China has quickly moved up to the number three position in the global art market, behind the United States and the UK. The total annual turnover in 2008 of artwork sold at auction in China, including both antiques and contemporary art, exceeded RMB 20 billion (just under 3 billion US dollars). Even this impressive number is merely the tip of the iceberg, however – the majority of artwork sales in China are private, making it virtually impossible to know the accurate dollar value of all artwork transactions in China. Naturally, such a dramatic boom in the art sector has not escaped the attention of the PRC tax authorities.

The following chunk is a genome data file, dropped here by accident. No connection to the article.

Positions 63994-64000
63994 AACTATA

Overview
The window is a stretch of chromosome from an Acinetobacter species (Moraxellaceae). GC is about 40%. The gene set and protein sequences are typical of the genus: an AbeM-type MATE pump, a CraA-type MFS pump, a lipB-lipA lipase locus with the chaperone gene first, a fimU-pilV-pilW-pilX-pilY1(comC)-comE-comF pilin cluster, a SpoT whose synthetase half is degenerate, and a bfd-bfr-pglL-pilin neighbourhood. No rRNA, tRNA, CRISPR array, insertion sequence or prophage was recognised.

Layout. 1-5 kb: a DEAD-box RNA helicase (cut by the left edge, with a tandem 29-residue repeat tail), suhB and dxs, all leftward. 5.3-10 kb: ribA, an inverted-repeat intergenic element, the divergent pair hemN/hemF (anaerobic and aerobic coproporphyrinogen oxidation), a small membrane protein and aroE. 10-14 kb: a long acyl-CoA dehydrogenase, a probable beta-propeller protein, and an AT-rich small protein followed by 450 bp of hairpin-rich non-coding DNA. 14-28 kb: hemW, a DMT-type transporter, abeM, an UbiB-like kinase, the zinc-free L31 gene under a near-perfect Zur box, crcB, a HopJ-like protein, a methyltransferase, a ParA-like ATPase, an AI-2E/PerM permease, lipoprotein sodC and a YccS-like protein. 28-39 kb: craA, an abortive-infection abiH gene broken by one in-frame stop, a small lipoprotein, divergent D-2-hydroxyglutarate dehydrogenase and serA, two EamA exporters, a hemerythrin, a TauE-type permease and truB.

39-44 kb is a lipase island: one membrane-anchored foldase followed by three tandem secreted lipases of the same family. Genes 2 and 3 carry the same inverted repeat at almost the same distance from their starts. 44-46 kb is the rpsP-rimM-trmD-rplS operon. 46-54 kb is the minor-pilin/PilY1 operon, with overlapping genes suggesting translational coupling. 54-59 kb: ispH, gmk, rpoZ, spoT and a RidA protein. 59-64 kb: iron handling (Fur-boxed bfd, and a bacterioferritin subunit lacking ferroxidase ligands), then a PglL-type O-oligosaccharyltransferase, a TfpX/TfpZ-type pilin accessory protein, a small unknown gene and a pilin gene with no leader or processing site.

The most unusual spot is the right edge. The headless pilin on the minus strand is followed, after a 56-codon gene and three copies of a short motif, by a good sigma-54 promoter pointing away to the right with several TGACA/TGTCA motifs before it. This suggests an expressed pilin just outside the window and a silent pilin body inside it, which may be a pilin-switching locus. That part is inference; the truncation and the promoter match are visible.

As early as 1997, the State Administration of Taxation (“SAT”) promulgated the Notice Regarding Levying Individual Income Tax on Individual Income from the Auction of Paintings, Calligraphy Works and Curiosities (the “1997 Notice”), which specifically focused on the taxation of gains realized by individuals on the sale of art at auction. The 1997 Notice provided that profits earned by individuals on the sale of art such as paintings, calligraphy and antiques were deemed to be “income from the transfer of property,” and such profits would, accordingly, be subject to taxation at a rate of 20% under PRC tax law. “Property transfer tax” (财产转让税) is a sub-category of individual income tax, and the term refers to “gains from the transfer of securities, stocks, real estate, land use rights, machinery and equipment, vehicles, ships and other property.”